Galapagos Islands National Park
The Galapagos Islands National Park was established 1959 as Ecuador's first National Park, and in 1979 as a UNESCO World Heritage Site. The National Park, which makes up 97% of the land area of the Galapagos Islands is situated in the Pacific Ocean around 1,000 km (620 miles) from the South American continent. These 19 islands and the surrounding marine reserve have been called a unique 'living museum and showcase of evolution'.
When you visit the Galapagos on one of our tours you'll learn first-hand from our local guides how the islands were formed and why they're a 'melting pot' of marine species. Located at the confluence of three ocean currents and isolated from the rest of the world, the islands provide a unique habitat for unusual animal life – such as the land iguana, the giant tortoise and the many types of finch. These animals inspired Charles Darwin's theory of evolution by natural selection following his visit in 1835.
All of our tour guides are local to the islands and have completed four years of study to become official Galapagos Islands National Park naturalist guides. This role is held in high esteem and often you'll find numerous members of a family, including different generations, all joining the park service. Their enthusiasm for the conservation of the Galapagos Islands is contagious and they play an integral role in educating locals and visitors alike.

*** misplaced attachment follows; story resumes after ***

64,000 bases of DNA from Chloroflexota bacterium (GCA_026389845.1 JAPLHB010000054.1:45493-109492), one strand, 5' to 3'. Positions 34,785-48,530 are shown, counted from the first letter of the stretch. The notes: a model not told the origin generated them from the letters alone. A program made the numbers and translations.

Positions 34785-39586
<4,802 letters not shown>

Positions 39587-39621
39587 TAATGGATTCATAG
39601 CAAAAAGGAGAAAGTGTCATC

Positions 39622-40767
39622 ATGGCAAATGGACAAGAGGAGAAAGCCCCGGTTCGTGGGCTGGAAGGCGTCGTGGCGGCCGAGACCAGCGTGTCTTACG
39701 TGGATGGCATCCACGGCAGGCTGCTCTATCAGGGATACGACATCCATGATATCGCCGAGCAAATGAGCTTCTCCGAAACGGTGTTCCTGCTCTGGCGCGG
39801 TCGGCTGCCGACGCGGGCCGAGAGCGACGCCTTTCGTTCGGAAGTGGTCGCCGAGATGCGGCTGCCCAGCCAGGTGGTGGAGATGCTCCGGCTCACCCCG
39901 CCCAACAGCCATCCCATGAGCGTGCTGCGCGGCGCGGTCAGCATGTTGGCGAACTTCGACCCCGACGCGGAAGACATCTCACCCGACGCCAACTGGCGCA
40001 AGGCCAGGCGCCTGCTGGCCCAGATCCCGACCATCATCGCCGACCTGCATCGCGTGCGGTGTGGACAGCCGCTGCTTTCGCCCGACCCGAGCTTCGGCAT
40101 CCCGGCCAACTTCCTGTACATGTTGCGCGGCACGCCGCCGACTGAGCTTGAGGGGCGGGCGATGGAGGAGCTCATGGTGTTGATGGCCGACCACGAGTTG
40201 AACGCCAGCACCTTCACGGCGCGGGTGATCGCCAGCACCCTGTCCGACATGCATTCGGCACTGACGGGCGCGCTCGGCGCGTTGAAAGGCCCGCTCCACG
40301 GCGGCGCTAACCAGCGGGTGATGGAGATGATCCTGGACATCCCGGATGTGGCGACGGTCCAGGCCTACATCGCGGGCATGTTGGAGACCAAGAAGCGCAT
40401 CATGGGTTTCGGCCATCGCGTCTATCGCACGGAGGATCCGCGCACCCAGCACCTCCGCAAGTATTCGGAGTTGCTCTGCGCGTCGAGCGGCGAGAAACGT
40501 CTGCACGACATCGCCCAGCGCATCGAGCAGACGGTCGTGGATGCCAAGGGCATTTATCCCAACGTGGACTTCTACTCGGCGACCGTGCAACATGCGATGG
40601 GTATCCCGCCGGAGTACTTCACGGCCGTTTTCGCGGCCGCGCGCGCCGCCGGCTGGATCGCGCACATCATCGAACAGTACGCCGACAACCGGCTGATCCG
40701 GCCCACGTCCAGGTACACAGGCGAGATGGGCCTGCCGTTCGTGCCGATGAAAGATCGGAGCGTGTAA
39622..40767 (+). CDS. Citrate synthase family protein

Galapagos National Park Wildlife
More than 1,900 of the 5,000 species found in the Galapagos Islands are endemic (not found anywhere else on earth). We firmly believe that the best way to see and experience wildlife, such as the iguanas, tortoise and birds of the Galapagos Islands is on a land-hopping tour. Rather than arrive by cruise and stay offshore, our Galapagos tours use local island accommodation and provide a mixture of land and marine-based activities, allowing our guests the chance to connect with the islands on a deeper level. You'll see seals lounging on the streets of San Cristobal, visit the Charles Darwin Research Station and see Giant Tortoises in the highlands, in their natural habitat. Offshore you'll kayak, snorkel and dive with marine iguanas, black-tipped reef sharks, manta rays and turtles, both at famous sites like Kicker Rock and in secluded bays near the main islands.
Your guides will brief you on what's expected of visitors to the Galapagos National Park, but you can also find a full list of the park rules here.